Service System Mapping & Funding Transparency

The report should include an integrated, reasonable, graphical map of the existing service system for people with mental illness, addiction, those who are homeless, and who are entering and exiting county programs, such as jail, parole, and probation, etc. for system navigators – not system users. That map may be large, or multi-level, or require study, or routine updates – but it needs to exist. 

The report should list how funding is collected and spent on services for people with mental illness and addiction, whether the spending is by the state, the county, the CCO, or other entities

The Division should provide comprehensive and regular in-person training for Medicaid – eligible agencies on fast-tracking Medicaid applications and coding for the 1115 Medicaid waiver. 

Navigation & Crisis Case Management

As an impartial voice of public health and welfare, the county should expand its Crisis Hotline to include short-term phone-only navigation services, including a case management database to allow callers to make repeated calls for additional information without having to repeat all the facts from prior calls. The goal of navigation and case management should be to engage or re-engage people with appropriate treatment or medical services. 

Much of the need for person-to-person navigation could be relieved if basic information about how to access services were available on the County’s website. Example – it’s completely obscure how to access emergency shelter services without making a series of telephone calls or accessing additional websites. Does the County website provide an answer? No. Does JOHS? No. Does No.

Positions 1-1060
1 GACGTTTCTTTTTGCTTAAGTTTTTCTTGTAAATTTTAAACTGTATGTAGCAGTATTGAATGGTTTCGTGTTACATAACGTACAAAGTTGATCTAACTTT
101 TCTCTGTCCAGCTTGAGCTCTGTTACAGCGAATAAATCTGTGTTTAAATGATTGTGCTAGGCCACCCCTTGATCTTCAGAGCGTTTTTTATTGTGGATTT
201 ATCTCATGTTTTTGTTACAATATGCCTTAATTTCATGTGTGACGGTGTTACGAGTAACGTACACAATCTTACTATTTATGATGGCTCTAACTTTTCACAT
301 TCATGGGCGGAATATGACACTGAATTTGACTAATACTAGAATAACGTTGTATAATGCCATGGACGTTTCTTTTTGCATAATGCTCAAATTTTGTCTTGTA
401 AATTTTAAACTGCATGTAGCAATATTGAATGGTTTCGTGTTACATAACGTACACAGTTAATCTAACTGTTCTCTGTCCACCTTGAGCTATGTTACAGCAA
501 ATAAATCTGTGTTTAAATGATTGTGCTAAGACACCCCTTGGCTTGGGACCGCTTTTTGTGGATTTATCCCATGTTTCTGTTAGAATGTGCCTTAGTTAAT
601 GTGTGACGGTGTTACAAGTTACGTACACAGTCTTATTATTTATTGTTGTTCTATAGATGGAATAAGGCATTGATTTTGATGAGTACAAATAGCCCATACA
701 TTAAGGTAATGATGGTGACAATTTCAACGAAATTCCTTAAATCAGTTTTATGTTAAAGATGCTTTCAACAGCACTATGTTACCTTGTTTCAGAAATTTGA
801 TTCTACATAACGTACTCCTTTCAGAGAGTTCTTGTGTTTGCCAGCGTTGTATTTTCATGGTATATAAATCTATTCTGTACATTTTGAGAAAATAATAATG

Jail & Court Support

Services for addiction and mental illness in Multnomah county are an ineffective sieve into the criminal justice system. The majority of people arrested in Portland are homeless. Hundreds of those arrested each month are so disordered their lawyers must ask for them to be restored to competency prior to a hearing. The vast majority of these people have not committed violent crimes. Four suicides in jail in the past year. The jail is the state’s foremost dispenser of psychiatric medication. Sheriff’s deputies desperately need training to recognize illness and manage it, corrections health staff need administrative and managerial support to meet the need, and the forensic team from the Behavioral Health Division needs to be rebuilt from the ground up.